Notes: Not overly sweet for a blush, as a dry lover I enjoyed. Nice summer wine but would be concerned about putting it with strong flavors.

It may seem like an immense amount of information for a wine but after a few sips, these categories are very easy to fill out. It is important to include all this information in a tasting journal because you won't remember everything about a wine. I've tried and I promise, just write it down. It is also very important to include any food you tried with the wine because, as I have said before, foods will change the wine.

That is all I have for today. I hope you've enjoyed your first view into a tasting! I'll be throwing in tastings in the hopes of you finding a wine you'd like to try! If you do end up trying a wine I've reviewed, please let me know your experience! I love seeing how the same wine varies from person to person!

And for those looking for something other than basketball to watch tonight, RIT vs Omaha in the Elite 8 will be on ESPNU at 7:30pm. Let's go Tigers!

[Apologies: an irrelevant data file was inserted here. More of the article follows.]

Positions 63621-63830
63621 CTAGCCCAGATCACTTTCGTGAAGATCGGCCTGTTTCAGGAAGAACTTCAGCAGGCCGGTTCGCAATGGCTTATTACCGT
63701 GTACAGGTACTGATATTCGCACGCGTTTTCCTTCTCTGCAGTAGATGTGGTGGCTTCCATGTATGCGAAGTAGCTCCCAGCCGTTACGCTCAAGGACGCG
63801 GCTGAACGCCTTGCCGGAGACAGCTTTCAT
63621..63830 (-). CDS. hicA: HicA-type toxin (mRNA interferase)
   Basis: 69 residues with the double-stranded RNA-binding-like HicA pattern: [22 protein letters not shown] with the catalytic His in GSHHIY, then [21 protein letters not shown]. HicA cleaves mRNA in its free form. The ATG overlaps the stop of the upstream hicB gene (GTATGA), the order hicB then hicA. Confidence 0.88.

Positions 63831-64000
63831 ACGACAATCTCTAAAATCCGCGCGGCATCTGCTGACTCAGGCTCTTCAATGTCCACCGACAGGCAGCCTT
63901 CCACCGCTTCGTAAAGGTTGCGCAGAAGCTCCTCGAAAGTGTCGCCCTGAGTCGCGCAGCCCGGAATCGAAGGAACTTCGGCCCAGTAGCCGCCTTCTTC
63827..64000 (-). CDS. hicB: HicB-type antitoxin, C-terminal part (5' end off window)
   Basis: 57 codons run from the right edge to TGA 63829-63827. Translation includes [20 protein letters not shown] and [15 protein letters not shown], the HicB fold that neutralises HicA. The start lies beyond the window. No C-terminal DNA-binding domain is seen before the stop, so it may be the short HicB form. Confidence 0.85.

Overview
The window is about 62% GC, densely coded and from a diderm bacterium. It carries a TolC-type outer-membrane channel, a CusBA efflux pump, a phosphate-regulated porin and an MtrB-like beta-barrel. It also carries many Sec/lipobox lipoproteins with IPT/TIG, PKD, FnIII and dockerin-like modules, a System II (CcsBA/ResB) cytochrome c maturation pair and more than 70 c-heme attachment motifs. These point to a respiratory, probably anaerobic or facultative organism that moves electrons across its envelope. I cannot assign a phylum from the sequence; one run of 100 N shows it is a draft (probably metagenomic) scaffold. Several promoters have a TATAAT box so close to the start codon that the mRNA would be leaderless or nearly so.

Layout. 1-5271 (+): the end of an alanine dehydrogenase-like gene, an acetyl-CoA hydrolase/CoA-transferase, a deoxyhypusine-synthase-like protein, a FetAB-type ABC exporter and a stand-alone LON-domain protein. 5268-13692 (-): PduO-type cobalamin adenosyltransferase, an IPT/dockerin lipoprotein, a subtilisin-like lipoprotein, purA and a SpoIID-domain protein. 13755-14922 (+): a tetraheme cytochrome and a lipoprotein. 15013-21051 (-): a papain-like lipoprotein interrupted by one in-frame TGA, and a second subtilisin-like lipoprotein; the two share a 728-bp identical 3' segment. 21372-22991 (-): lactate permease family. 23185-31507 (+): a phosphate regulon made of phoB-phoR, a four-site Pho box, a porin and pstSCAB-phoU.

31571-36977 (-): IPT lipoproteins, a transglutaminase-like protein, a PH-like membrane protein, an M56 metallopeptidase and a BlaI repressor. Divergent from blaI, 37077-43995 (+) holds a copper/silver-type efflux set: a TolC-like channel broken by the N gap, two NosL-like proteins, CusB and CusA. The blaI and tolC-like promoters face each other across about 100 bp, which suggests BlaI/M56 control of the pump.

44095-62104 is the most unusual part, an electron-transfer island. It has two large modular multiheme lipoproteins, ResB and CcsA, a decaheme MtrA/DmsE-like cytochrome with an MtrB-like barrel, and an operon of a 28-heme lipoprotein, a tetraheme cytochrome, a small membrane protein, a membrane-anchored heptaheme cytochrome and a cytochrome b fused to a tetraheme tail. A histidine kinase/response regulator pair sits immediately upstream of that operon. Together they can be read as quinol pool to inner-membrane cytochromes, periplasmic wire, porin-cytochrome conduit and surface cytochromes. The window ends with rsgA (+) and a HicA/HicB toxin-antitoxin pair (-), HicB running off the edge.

Saturday, March 28, 2015

Read Responsibly - Wine Terminology

Today we're going to play a game. We're going to see how many times my computer restarts while I'm trying to write this post. What do we win? Wine of course! I'll report at the end the number of times I had to stop myself from throwing my computer out the window and we all get to have that many glasses of wine with dinner tonight. You get a post - we all get wine. I don't see how this isn't win-win for everyone.

Based on some discussions with friends I decided it would be smart to follow up my overview of wine with an overview of wine terminology. Upon entering the wine world I found out that it had its own language, which just like the wine itself, can be confusing and overwhelming. In order to not overwhelm you, I'm going to keep this post simple and address (what I consider to be) the vocabulary you need most and some extras thrown in to make you sound smart.

Editor's Note - While I'd love to be full of this knowledge naturally, I'm not, and to make sure no one sues me I will provide references at the end of this post which I consulted. In case anyone wants to sue me, I'm going to point back to the beginning of this post where I reference my ownership of a malfunctioning computer and leave that as evidence to my overall wealth.

Acid: This is not the acid of high school science class kids! Acid has many purposes in relation to wines but the one to remember is that acid plays an important part in the fermentation of wine.